On the Actium’s ceremonial two-hundred and fiftieth campaign, the vessel was inspected by a Royal Shipkeeper and thereby marked as the only ship known within the Empire, to have capable been flying with not one, not two, but seven, separate, catastrophic, structural failures in desperate need of replacement. Each one, as it is noted upon the official documentation- in plain text: “patched and rigged more haphazardly than the previous.”

By practical decision, the Actium was immediately set to be retired.

Yet, then, by a far less practical outcry, as a result of wide-spread protest by the Eastern Legions, a Royal decree was drafted. One which proclaimed, a single exception. Thus, instead of being settled down to a slow dismantling, the ship was repaired and placed back into service, once more.

Repaired, though, would perhaps be an understatement.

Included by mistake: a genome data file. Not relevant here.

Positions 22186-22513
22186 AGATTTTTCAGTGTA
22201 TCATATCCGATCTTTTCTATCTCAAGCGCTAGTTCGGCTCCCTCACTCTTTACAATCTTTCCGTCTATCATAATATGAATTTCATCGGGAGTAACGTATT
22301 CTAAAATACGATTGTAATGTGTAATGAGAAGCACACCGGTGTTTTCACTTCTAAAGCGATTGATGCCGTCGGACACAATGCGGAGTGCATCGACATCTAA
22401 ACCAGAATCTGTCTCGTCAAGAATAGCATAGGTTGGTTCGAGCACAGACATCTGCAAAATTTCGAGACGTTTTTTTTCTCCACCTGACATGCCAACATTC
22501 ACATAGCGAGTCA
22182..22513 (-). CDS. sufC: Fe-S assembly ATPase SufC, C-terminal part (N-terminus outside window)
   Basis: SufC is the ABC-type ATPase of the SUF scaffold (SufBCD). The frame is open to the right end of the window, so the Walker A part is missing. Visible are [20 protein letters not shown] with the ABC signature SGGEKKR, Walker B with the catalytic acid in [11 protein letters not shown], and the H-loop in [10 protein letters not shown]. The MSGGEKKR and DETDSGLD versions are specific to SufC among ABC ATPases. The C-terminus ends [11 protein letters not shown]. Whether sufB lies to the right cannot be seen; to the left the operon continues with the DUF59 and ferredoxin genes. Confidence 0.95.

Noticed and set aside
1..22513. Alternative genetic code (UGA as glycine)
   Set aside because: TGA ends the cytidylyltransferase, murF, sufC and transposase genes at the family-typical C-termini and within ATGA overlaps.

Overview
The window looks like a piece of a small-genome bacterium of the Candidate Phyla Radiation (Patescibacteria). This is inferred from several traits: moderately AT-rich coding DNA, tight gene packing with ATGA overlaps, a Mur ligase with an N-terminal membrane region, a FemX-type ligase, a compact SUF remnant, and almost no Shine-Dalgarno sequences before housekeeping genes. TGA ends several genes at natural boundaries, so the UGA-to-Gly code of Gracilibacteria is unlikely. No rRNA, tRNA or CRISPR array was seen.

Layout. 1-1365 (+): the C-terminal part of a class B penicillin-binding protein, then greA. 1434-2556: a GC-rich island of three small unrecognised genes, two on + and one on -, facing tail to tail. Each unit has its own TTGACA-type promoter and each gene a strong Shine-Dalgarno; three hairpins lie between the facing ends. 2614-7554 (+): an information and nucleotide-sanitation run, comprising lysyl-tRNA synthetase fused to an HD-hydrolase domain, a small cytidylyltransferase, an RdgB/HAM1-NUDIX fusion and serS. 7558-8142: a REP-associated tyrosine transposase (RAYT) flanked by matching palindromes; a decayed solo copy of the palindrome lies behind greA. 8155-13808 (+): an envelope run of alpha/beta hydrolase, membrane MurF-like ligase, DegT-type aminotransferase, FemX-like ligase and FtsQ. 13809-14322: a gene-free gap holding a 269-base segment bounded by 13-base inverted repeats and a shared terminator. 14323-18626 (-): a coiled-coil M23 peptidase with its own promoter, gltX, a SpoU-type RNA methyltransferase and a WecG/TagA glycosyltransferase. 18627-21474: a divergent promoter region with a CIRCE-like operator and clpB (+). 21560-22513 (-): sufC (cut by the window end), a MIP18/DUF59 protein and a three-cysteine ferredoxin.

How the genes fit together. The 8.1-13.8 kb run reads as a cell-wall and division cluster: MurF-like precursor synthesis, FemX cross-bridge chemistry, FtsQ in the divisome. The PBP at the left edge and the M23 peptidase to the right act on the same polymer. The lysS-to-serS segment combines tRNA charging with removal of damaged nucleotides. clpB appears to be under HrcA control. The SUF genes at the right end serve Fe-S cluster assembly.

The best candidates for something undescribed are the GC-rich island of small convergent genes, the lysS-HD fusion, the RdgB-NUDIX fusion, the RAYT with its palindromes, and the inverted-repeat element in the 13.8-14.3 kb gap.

For, as most already know: the Actium is an old ship. An ancient vessel, in many ways, and during its routine service, the vessel had been damaged, patched, damaged, and patched, so many times, many might even be argued the ship to be entirely different from how it began. In fact, to the untrained eye, it almost looked young. What, with a fresh coat of paint, and a new deck to replace the countless years of damage. Red painted wood used in place of composite or stone-strand for the purposes of weight and balance- expensive as this happened to be in the present times. The ports were new, the mast was new, as were the winged sails: but these are simply cosmetics. Even equipped with new sails, the Actium was not a thing of beauty. A proud, ram-style bow, stands out in a brutal fashion. The wide base, awkward, to the sleeker fashion of the younger generation of ships. New paint can’t cover up the lurking purpose held there. Of a ship, meant for an age where war was not just against the enemies of mankind, but of mankind itself.